As Fuquay-Varina works to draw more people to downtown with a new arts center and other amenities, it faces a challenge encountered by larger cities: parking.
With the town outgrowing its small town roots, it no longer can afford to let people park when and where they please.
The town board approved a $55,000 study earlier this month to study the future of parking in downtown Fuquay-Varina. Commissioners also approved new one-hour parking regulations in the town’s downtown Varina district to increase turnover among streetside spots.
Plans approved for the town’s new arts center are taking into account that most patrons will park off-site, which suggests the town’s available parking will become more critical and require more active management as the planned mixed-use district brings in bigger crowds.
“The days of being able to park right in front of your business and stay there for eight hours, that’s just not going to happen,” said Jim Seymour, the town’s economic development director. “There’s only so much real estate downtown, and we need to get into the habit of off-site parking.”
Engineering consulting firm Carl Walker Inc. will deliver a comprehensive report on the town’s parking conditions, future needs and possible solutions by March 2017. That gives the town a little more than a year to figure out where future arts center visitors, which could be several hundred for a production, would park by the time it opens in the first half of 2018.
The study was approved at the recommendation of the Development Finance Initiative, a consultancy run out of the UNC School of Government that advises North Carolina towns, including Fuquay-Varina, on smart growth practices. It could point toward the need for more surface parking, metered parking, or even parking decks.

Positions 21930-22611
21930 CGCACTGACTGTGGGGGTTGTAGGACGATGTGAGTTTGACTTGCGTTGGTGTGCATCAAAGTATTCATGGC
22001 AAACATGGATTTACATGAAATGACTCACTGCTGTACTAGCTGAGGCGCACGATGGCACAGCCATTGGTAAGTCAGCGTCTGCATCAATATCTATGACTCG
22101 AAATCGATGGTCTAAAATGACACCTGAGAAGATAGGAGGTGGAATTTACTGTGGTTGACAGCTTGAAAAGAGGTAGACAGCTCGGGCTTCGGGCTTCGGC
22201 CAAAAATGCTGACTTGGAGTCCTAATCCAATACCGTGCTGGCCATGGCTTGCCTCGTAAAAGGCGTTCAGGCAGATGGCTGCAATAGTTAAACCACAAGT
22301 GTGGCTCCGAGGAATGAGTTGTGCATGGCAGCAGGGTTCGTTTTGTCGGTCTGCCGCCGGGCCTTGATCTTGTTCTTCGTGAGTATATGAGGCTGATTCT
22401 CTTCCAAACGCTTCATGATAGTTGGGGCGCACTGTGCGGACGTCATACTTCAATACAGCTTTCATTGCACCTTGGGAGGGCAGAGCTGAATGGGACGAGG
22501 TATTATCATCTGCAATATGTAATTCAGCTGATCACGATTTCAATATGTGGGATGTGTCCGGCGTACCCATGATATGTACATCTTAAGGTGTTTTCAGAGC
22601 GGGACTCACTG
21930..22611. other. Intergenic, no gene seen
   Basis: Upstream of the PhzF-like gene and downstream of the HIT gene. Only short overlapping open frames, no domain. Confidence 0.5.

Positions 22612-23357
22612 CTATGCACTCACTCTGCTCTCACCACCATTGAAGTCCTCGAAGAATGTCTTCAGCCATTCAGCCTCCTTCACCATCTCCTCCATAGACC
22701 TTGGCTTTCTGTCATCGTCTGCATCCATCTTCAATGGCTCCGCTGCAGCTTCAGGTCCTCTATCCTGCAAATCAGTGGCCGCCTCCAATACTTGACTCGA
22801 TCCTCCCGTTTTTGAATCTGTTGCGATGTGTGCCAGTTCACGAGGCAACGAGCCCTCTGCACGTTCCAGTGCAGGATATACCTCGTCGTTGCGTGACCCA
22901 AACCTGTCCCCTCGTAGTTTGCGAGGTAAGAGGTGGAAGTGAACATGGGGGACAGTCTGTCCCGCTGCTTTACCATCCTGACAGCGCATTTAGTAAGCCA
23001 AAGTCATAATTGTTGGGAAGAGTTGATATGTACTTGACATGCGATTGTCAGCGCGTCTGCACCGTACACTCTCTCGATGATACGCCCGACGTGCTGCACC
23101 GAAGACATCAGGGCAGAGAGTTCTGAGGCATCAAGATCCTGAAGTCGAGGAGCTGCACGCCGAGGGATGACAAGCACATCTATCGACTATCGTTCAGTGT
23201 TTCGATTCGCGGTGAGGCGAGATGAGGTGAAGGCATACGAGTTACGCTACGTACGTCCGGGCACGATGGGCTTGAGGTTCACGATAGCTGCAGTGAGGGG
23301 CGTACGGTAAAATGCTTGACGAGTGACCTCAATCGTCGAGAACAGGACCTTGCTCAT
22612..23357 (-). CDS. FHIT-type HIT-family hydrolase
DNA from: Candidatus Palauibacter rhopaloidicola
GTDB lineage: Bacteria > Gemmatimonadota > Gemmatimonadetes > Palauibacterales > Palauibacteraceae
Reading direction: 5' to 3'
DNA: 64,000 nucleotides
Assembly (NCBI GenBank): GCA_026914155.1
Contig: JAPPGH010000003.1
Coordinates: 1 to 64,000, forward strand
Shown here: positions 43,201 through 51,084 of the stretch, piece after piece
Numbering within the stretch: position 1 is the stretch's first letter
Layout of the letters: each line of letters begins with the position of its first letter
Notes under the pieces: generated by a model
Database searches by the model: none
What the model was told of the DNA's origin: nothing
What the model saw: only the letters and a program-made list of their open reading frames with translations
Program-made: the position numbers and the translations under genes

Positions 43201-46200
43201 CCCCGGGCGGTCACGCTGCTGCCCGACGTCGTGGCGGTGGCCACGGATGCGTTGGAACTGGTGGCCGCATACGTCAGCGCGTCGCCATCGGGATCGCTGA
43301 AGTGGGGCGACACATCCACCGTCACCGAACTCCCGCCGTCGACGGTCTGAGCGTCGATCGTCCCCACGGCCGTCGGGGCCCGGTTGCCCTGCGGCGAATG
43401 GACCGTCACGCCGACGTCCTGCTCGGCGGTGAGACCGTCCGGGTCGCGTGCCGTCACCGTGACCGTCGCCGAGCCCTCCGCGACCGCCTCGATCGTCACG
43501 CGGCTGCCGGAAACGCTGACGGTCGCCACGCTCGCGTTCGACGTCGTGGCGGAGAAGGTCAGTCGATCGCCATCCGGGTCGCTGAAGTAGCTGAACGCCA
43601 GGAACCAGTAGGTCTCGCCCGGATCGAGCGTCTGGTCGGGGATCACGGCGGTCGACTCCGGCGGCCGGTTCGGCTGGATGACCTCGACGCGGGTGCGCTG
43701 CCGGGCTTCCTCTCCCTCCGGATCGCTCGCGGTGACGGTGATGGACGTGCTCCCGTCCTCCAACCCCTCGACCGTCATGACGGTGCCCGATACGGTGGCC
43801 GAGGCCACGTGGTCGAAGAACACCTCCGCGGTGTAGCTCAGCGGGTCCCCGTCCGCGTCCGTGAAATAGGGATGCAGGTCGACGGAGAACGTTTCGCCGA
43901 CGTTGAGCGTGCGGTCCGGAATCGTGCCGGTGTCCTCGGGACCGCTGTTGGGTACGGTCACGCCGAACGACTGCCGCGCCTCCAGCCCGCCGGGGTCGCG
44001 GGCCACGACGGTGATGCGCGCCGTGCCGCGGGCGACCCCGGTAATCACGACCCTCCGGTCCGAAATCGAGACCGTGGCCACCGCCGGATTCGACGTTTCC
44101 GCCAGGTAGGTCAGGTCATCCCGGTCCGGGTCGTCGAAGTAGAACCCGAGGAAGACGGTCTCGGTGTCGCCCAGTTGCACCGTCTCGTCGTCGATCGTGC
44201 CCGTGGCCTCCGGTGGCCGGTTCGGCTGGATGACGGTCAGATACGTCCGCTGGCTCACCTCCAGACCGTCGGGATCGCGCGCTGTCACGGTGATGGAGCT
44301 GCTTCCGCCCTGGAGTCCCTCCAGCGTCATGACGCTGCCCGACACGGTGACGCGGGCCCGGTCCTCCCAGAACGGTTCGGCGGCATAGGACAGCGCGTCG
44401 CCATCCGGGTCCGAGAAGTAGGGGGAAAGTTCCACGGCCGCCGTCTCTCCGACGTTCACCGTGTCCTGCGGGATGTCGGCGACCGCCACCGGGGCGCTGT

The Varina downtown is in greatest need of new parking solutions, according to DFI’s prior analysis.
“I bought my store about two and a half years ago, and Varina could have gone either direction,” said Kristin Farrington, who owns The Glittering Frog, a children’s clothing boutique in the Varina downtown on Broad Street. “Parking was not an issue. But with downtown revitalization came people parking all day, and employees couldn’t find parking. One-hour parking that’s honored even a little bit, that’ll be fantastic.”
Fuquay-Varina doesn’t have a dedicated parking enforcement team, which means businesses who notice cars lingering in public spots are primarily responsible for raising the issue with police.
Police Chief Laura Fahnestock said those complaints aren’t yet at a volume to justify hiring civilian parking enforcement personnel, although that possibility will likely be examined in the study. So far, the downtown’s only parking restrictions are a handful of two-hour spots in lots along Main Street and, now, four spaces along Broad Street will be restricted to an hour’s use between 8 a.m. and 6 p.m., Monday through Saturday.
But parking will become increasingly scarce, Mayor John Byrne predicts, if the character of downtown changes to include more apartment homes, as the town is hoping.
“We’re going to be doing more of these mixed-use developments where people are living upstairs,” Byrne said. “We need to encourage them to parking in the back instead of just right in front of businesses.”
Seymour said business owners disagree about whether the downtown already has a parking problem, although he said their assessment often depends on whether they’re a restaurant, which people are often more willing to walk to, or a “pop-in” store, which people prefer to access immediately.
There have been complaints about downtown parking spaces in the Centennial Square lot at the intersection of Main and Academy streets in the Fuquay downtown district. Many of those spaces are occupied by vehicles for long periods of time, town staff reported in May, and some have been left overnight. Some of those vehicles are in the care of Fuquay Tire, a nearby garage, which has for years stored cars there before and after servicing them.
The ad-hoc solutions in response to specific complaints have been sufficient for the moment, but the parking study’s success will hinge on finding proactive ways to anticipate and address more serious parking challenges. That’s what developers need to see before they invest in an up-and-coming downtown, Seymour said.
“Our town board is taking the aggressive position as developer in downtown,” Seymour said. “They understand that spending millions of dollars requires the presence of sufficient parking.”
Gargan: 919-460-2604; @hgargan